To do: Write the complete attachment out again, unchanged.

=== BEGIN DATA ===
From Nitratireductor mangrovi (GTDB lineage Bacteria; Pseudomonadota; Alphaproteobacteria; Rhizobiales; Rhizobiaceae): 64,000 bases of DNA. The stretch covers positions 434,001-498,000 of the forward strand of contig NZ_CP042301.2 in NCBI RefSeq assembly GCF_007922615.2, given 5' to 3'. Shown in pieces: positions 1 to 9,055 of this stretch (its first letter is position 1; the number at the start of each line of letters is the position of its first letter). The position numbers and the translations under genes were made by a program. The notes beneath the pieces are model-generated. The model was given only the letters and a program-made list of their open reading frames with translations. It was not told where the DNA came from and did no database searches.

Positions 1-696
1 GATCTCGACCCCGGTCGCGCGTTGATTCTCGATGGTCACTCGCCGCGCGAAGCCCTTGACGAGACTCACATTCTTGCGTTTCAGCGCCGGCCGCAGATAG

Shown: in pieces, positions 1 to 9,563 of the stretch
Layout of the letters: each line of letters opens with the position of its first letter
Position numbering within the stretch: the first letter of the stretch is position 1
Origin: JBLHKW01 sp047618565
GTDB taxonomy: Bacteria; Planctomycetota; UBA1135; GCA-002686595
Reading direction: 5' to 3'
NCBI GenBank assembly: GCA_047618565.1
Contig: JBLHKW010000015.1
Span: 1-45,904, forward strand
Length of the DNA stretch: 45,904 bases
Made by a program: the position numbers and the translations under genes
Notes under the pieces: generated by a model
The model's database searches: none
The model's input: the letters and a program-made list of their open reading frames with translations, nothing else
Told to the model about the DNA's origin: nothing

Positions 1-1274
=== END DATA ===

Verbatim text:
From Nitratireductor mangrovi (GTDB lineage Bacteria; Pseudomonadota; Alphaproteobacteria; Rhizobiales; Rhizobiaceae): 64,000 bases of DNA. The stretch covers positions 434,001-498,000 of the forward strand of contig NZ_CP042301.2 in NCBI RefSeq assembly GCF_007922615.2, given 5' to 3'. Shown in pieces: positions 1 to 9,055 of this stretch (its first letter is position 1; the number at the start of each line of letters is the position of its first letter). The position numbers and the translations under genes were made by a program. The notes beneath the pieces are model-generated. The model was given only the letters and a program-made list of their open reading frames with translations. It was not told where the DNA came from and did no database searches.

Positions 1-696
1 GATCTCGACCCCGGTCGCGCGTTGATTCTCGATGGTCACTCGCCGCGCGAAGCCCTTGACGAGACTCACATTCTTGCGTTTCAGCGCCGGCCGCAGATAG

Shown: in pieces, positions 1 to 9,563 of the stretch
Layout of the letters: each line of letters opens with the position of its first letter
Position numbering within the stretch: the first letter of the stretch is position 1
Origin: JBLHKW01 sp047618565
GTDB taxonomy: Bacteria; Planctomycetota; UBA1135; GCA-002686595
Reading direction: 5' to 3'
NCBI GenBank assembly: GCA_047618565.1
Contig: JBLHKW010000015.1
Span: 1-45,904, forward strand
Length of the DNA stretch: 45,904 bases
Made by a program: the position numbers and the translations under genes
Notes under the pieces: generated by a model
The model's database searches: none
The model's input: the letters and a program-made list of their open reading frames with translations, nothing else
Told to the model about the DNA's origin: nothing

Positions 1-1274